Despite falling incomes and mounting debt in the US farm sector, low interest rates make an insolvency crisis like the one in the mid-1980s unlikely, according to a report from the Federal Reserve Bank of Kansas City (FRBKC).
The bank describes the weakening of the US farming sector as “gradual” and “persistent” in recent years, with negative trends intensifying since late 2015. As a result, growers will be looking to support margins by cutting input costs and asking for lower rents, according to agri researcher Dermot Hayes.
But low benchmark interest rates in the US may insulate farmland values from the effects of lower cash rents, according to the report. Using historic correlations between cash rents, interest rates and farmland values, the FRBKC researchers estimate that a fall in cash rents matching the record 25 percent two-year drop seen in the 1980s would only bring farmland values in the Corn Belt to 18 percent below their recent peak in 2015. The drop would be significant, but the sector-wide debt to asset ratio would remain far below that seen in the 1980s, when a farmland bust sparked a wave of farmland foreclosures and agri bank failures.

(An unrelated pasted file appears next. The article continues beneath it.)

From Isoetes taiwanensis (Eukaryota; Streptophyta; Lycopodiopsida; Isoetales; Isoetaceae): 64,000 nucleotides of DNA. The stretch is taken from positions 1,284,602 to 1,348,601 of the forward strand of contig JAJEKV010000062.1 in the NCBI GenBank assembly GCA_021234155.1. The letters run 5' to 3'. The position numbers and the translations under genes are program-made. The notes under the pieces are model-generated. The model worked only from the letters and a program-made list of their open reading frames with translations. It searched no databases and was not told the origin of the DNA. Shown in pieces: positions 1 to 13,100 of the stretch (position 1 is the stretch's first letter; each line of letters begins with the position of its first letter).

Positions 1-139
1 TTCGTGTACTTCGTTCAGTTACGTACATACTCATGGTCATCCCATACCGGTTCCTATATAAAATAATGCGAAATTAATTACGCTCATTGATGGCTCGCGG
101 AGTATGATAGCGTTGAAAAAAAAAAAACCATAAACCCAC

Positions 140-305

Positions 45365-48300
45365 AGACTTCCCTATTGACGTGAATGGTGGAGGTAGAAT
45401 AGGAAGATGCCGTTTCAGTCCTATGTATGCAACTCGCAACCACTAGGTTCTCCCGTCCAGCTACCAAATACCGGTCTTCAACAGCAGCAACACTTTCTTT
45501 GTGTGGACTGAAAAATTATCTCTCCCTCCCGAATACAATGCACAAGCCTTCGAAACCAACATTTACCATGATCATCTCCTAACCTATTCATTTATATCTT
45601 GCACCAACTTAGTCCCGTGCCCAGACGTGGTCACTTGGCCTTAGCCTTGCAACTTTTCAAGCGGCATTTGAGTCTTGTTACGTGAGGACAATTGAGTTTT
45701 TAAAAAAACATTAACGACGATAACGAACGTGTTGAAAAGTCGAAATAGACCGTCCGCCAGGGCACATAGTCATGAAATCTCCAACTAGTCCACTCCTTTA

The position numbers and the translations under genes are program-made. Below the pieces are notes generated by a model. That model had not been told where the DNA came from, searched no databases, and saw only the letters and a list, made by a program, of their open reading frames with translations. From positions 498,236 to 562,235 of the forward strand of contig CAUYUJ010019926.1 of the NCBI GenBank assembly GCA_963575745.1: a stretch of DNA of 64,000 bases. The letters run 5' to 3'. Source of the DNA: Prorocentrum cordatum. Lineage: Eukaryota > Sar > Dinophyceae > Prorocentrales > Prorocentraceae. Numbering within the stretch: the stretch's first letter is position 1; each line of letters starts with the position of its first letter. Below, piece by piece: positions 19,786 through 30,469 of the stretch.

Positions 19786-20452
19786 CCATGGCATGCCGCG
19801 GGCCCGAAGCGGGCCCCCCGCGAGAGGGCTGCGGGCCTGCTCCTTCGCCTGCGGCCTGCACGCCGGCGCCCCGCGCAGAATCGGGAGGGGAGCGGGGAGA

Farmers in the FRBKC’s region, which includes major corn-producing states Nebraska, Kansas and parts of Missouri — ended 2015 with their eleventh consecutive quarter of falling net farm incomes. The FRBKC attributes this decline to a combination of steadily falling crop prices and input costs that have remained stubbornly high.
The extended slide in net incomes has fuelled loan demand and decreased agri lenders’ expectations for loan repayment. Despite rising demand and perceived risk of agri loans, interest rates have remained historically low, according to the report.